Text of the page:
Disgraced barrister who bought drugs from clients loses appeal bid

Barrister Henry Hendron (Met Police/PA)
Barrister Henry Hendron (Met Police/PA)

A barrister who was jailed for asking clients to sell him drugs has failed in a bid to overturn his 14-month prison sentence.

Henry Hendron, 42, sent messages asking for help with drugs supply, after meeting the men through his work as a criminal lawyer.

Messages on Hendron’s mobile phone revealed he had asked to buy Class A methamphetamine and then-Class C GBL from Arno Smit and Ezra Benson, who were both at HMP Belmarsh at the time of his arrest.

Hendron brought an appeal against his 14-month prison sentence, but the challenge was rejected by the Court of Appeal.

Delivering the ruling, Recorder of Sheffield Judge Jeremy Richardson, sitting with Lord Justice William Davis and Mr Justice Calver, said Hendron’s case is “unique” and added: “It is to be hoped that remains the case.”

Hendron was convicted over WhatsApp messages he sent to Smit, who he had represented as a lawyer repeatedly at Charing Cross police station.

He appeared for Smit at Woolwich crown court on March 29, 2022, and was on his way into maximum security Belmarsh Prison, where Smit was being held on drugs charges, for a meeting with his client when he was arrested.

Messages revealed Smit had told Hendron in September 2021 “please transfer me £100 for the night”, and the barrister replied: "You gave me 2 grams of T and 30ml G".

Hendron then told him: "Your name is coming up 'John Smith' BTW. Every criminal calls themselves 'John Smith'.

“I have a Romanian gangster built like a street fighter and indeed is a cage fighting national champ but was a genuine gangster into serious organised crimes across various jurisdictions. Anyway, he changed his name by deed poll to 'John Smith'. It's what they do, they think they obtain some sort of anonymity by safety in numbers name?"

Smit then told the lawyer: "£60 for T and £15 for water” in popular references to illegal party drugs, and Hendron replied to say: "Just transferred to you £100 sorry for the delay, which was initially caused by your delay. Just made transfer, yours HH."

Two days later, at 2.50am, Hendron messaged Smit to ask: "Are you up? Can I swing around in 20 minutes to buy one T and some G?"

Hendron also messaged Benson about drug supply, writing in August 2020: "Oi oi, can I get a gram off you today please? I just sent you 50".

The court heard Benson had also been represented by Hendron at a police station, after a June 2020 arrest for possession of crack cocaine and crystal meth.

Police recovered a message from Hendron to Benson celebrating that he had “got you off with a caution”.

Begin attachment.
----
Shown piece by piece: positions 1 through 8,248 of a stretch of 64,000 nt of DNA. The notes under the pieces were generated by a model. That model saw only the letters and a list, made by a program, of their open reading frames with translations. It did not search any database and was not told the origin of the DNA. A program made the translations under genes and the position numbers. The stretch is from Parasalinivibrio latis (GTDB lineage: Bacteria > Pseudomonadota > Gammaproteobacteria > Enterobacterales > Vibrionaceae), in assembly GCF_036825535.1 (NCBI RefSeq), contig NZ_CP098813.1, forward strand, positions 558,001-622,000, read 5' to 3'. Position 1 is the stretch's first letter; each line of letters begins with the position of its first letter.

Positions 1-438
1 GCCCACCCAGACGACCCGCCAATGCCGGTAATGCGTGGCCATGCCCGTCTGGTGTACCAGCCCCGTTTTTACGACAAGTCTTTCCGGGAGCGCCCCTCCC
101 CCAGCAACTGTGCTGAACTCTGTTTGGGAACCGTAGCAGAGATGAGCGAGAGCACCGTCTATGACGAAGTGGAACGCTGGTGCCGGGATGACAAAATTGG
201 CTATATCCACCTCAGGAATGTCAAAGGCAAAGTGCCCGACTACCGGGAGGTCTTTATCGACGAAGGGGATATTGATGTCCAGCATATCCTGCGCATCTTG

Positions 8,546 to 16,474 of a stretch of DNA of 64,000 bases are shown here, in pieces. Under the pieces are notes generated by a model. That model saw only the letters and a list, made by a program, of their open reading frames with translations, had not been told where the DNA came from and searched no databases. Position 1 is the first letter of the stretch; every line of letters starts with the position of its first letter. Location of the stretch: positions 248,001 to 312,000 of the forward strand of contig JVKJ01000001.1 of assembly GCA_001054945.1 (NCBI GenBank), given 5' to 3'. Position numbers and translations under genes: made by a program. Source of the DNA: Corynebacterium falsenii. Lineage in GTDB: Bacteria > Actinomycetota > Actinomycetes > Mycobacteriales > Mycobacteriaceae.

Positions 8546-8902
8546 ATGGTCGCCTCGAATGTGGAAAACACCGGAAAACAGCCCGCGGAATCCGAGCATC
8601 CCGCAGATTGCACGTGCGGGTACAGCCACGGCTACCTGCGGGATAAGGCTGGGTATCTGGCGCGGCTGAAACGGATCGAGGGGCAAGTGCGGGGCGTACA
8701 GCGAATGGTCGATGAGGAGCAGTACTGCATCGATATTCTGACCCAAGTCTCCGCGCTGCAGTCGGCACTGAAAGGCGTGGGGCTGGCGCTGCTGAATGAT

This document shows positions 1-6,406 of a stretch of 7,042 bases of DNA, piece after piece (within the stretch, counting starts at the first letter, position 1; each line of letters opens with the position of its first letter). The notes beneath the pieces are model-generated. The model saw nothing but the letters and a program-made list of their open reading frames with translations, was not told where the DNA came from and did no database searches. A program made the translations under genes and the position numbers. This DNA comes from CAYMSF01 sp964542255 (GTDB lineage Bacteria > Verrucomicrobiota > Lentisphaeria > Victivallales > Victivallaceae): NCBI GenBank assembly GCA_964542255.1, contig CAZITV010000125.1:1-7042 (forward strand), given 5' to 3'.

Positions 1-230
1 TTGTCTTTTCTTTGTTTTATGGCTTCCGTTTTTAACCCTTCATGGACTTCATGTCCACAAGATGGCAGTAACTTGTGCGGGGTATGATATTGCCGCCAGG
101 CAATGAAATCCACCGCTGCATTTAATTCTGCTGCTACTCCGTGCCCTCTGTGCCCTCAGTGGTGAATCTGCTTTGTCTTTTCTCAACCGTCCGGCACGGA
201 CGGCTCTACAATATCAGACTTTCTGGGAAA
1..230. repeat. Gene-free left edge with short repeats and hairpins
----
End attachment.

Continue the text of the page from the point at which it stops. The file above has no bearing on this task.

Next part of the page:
Hendron, who qualified as a barrister in 2006, complained that his jail sentence was excessive.

The Court of Appeal read a pre-sentence report, which had described him as a “chaotic, excitable, and agitated man”, adding that he can come across as a “high-spirited, volatile individual, who can present as manic and uncontrolled.

“Anti-social conduct and an avoidance of warmth was apparent, although I wondered whether an underlying fear of independence and reliance on others the source of this was. Hostility, self-absorption, grandiosity and a lack of social conscience were also present. His profile indicated that he sought attention at a rather extreme level, most likely in an attempt to secure approval from others, and could be perceived as intrusive and impetuous by those around him."

Dismissing the appeal, the judges concluded: “The sentence here is not excessive, still less manifestly excessive in all the circumstances.”

Hendron had built up a profile as a barrister to the stars, with prominent clients including the Earl of Cardigan and Tory MP Nadine Dorries.

But Hendron’s career floundered after his 18-year-old boyfriend Miguel Jimenez was found dead at the flat the couple shared in Pump Court, Temple, in the City of London, after taking a lethal cocktail of so-called chemsex party drugs.

He admitted buying £1,000 worth of M-cat or Meow Meow and GBL from award-winning former BBC producer Alex Parkin and was handed a community order with 140 hours of unpaid work at the Old Bailey in 2016.

The Court of Appeal noted that Hendron had not been disbarred after that conviction, noting “unusual and very serious” feature of his case.

He was suspended by the Bar Standards Board for three years following his 2016 convictions.

He was reprimanded and prohibited from undertaking public access work for two years following a disciplinary hearing in 2021 after holding himself out as a barrister on websites while suspended.